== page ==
For too long Belgium remained an unexplored terrain by comparative political scientists. This lack of visibility was partly due to the community of Belgian political scientists itself. Frequently, they described the Belgian political system by using idiosyncratic concepts that were not readily translatable to Anglo-Saxon, academic and comparative discourse (De Winter et al. 2006). Neologisms that featured in the description of the sui generis character of the Belgian polity included verzuiling or pillarisation, whiplash parties, dissociative federalism, partitocracy or New Political Culture. Belgium’s politics were best known through the writings of Arend Lijphart, who considered it a model case of consociationalism. Over the past 10 –15 years, the analysis of consociationalism has been complemented by a more detailed coverage of Belgium’s spectacular transformation process from a unitary into a federal state. Likewise, several peculiar aspects of Belgian politics, such as the exceptional fragmentation of its party system, have been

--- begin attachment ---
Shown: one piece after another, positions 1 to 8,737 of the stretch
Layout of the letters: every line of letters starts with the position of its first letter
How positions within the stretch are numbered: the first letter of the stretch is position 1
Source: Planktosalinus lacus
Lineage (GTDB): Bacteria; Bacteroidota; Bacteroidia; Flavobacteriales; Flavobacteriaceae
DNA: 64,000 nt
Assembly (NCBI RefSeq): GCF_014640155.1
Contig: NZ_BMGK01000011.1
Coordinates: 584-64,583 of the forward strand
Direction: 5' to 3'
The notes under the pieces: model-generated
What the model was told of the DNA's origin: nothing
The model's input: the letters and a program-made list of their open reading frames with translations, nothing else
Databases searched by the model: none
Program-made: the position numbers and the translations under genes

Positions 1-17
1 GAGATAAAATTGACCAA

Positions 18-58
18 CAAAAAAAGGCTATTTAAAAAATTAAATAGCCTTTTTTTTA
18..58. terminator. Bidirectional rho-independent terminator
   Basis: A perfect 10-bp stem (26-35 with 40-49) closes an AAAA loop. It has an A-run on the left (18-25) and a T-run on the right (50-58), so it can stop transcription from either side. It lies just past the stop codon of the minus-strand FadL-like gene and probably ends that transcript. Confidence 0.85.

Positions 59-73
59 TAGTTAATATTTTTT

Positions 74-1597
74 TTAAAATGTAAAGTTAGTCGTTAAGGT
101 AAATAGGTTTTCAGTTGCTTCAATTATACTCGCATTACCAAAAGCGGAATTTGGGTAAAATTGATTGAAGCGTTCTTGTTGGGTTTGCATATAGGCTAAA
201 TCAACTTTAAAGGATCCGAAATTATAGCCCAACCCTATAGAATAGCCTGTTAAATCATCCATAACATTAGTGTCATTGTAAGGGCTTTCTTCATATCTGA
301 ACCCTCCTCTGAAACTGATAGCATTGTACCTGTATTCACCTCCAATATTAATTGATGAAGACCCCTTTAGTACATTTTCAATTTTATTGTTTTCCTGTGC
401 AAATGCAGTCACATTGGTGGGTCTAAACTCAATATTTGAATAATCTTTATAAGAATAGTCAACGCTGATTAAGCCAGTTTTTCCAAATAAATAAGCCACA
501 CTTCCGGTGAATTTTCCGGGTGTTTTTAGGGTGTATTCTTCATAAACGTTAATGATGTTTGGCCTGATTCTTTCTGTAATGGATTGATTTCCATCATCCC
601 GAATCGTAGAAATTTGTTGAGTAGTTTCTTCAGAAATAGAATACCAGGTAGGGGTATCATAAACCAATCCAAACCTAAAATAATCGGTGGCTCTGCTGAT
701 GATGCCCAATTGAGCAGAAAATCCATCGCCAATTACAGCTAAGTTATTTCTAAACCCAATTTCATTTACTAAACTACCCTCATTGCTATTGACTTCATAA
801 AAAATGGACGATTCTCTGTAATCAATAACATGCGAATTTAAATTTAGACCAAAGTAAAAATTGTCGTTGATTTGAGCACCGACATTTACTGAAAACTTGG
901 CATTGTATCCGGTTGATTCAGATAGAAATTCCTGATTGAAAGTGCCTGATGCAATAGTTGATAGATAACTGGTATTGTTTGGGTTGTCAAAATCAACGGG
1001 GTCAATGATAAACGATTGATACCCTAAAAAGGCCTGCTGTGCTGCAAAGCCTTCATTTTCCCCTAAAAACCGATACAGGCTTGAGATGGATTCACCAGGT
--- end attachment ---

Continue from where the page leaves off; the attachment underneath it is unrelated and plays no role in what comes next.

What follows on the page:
increasingly covered in edited volumes or international journals. However, given the complexity of the Belgian conﬁguration of political institutions and actors, any inclusion of particular aspects of the Belgian case in comparative work calls for an in-depth and integrated understanding of the broader political system. Therefore, this volume deals not only with the dynamics and incentives explaining institutional change, but also with the intricate interplay between the main institutional components of the Belgian political system.